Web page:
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View Poll Results: What states make up the north?
Maine 183 91.96%
New Hampshire 182 91.46%
Vermont 183 91.96%
Massachusetts 179 89.95%
Rhode Island 179 89.95%
Connecticut 179 89.95%
New York 182 91.46%
Pennsylvania 170 85.43%
New Jersey 171 85.93%
Maryland 100 50.25%
Delaware 106 53.27%
West Virginia (even if just in part, specify in comment) 42 21.11%
Ohio 129 64.82%
Indiana 115 57.79%
Michigan 152 76.38%
Illinois 127 63.82%
Wisconsin 150 75.38%
Minnesota 152 76.38%
Iowa 115 57.79%
Missouri 51 25.63%
North Dakota 130 65.33%
South Dakota 122 61.31%
Nebraska 82 41.21%
Kansas 47 23.62%
Multiple Choice Poll. Voters: 199. You may not vote on this poll

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Old 12-06-2011, 11:34 PM
 
Location: Elkins, WV
1,981 posts, read 5,348,407 times
Reputation: 810

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Quote:
Originally Posted by Bobilee View Post
West Virginia doesn't really belong on this poll, it weighs a little too much to the south. Personal experiences and observations are interesting but they carry little weight, like the fable of the blind men describing an elephant. My personal experiences say that West Virginia is southern, but should anyone give that greater credence than anyone else's observations? No. My relatives came to West Virginia in the early 19th Century from eastern Virginia, they had slaves (not many), and their sons and grandsons joined the Confederate army. I grew up on sweet tea, cornbread (not the sweetened kind), iced tea (the sweetened kind), okra, biscuits and gravy, etc. I must say that we didn't have grits, though for some West Virginians it is a traditional dish. (See Kendra Bailey Morris's unfortunately titled West Virginia cookbook 'White Trash Gatherings').

West Virginia is totally unique, a one-of-a-kind state. It was created against the will of the people living there as a political deal during the Civil War. The Union government in Wheeling was a puppet government with only minority support in western Virginia.
You can see from this map the counties that voted to secede from the United States in 1861 along with the rest of Virginia. This was a public vote and not a delegate vote. They became part of the state very much against their will. So how does that make Pendleton County part of a "northern" state while right next to it Highland County, VA, is in a "southern" state? Does the act of drawing an arbitrary line through a state change the character of the people living on either side? I don't think that any part of the south that voted for secession from the United States in 1860-61 should ever be called northern.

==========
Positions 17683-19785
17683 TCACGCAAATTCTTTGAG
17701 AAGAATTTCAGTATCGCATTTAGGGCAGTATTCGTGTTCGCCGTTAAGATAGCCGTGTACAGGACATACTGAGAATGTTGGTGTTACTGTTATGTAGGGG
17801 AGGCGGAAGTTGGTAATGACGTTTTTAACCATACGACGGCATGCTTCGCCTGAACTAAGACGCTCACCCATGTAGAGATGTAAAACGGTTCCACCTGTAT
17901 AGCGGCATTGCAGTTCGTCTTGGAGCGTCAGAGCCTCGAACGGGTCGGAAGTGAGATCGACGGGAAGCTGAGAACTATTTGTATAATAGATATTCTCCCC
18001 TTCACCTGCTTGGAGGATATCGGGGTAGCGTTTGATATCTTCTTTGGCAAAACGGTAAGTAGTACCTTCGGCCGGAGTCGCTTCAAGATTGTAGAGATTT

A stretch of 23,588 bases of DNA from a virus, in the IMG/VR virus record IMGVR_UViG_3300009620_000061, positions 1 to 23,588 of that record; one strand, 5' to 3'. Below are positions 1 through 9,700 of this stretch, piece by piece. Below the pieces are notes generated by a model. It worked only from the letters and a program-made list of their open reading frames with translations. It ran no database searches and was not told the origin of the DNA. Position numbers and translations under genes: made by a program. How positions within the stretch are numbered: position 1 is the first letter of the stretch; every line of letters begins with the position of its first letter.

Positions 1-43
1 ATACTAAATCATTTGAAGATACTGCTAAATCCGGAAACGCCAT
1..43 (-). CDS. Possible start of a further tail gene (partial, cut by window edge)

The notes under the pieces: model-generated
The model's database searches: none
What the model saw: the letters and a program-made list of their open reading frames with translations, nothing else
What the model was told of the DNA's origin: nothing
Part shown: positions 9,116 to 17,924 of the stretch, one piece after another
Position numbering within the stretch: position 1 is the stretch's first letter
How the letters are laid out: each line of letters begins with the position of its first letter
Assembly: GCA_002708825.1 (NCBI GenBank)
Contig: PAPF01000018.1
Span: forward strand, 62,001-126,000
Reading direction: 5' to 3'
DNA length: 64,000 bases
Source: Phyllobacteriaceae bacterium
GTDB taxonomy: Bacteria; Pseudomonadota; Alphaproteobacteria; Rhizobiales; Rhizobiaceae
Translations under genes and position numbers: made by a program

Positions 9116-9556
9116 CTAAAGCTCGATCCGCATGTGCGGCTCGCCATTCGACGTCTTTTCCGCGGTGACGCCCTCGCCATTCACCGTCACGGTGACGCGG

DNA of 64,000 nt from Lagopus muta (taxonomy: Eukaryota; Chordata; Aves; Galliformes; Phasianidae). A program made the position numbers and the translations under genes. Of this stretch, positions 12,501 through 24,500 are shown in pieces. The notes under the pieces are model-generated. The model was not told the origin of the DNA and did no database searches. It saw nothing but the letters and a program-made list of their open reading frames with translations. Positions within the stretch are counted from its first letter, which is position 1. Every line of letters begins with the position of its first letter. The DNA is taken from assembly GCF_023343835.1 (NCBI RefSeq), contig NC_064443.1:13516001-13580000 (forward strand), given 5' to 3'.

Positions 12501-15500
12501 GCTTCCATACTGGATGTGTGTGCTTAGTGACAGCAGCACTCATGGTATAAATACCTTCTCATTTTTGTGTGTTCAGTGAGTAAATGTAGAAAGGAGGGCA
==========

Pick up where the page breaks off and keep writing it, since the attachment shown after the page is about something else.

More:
History of West Virginia



I will again post this triple map (which is public domain from the US Census, Wikipedia, and me). The first map is the US Census 2000 map of ancestry, which many a City Data person has seen. The second map is the extent of native southern speech as determined by the Univ. of PA Linguistics Dept., which is a large-scale study and is generally viewed as definitive. The third map is major religious identity by county, red is Baptist (both Southern and American), green is Methodist, and light blue is Catholic. I think the combination of these maps are pretty indicative of what I've said.
I'm still sticking with my story... Everything north of Sutton/Weston/Parkersburg/Elkins/Moorefield is more Northern in influence than Southern. They are not major cities... they are rural small country towns.. But for some reason I have a hard time conveying to people the difference between country/rural and Southern. While they can coexist in a location they are not synonymous.

Perhaps you feel the southern influence because you're family came from Virginia originally. A portion of my family came from the Charlottsville area, but the majority of my family came to West Virginia from Altoona and Philadelphia PA. I would also like to add that I would have probably lumped West Virginia as Southern until I actually visited the South and realized that the differences are like night and day... as I mentioned earlier in my other post.
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Old 12-07-2011, 02:38 PM
 
Location: Appalachian New York, Formerly Louisiana
4,100 posts, read 4,732,092 times
Reputation: 5374
Quote:
Originally Posted by GottaHerdOn View Post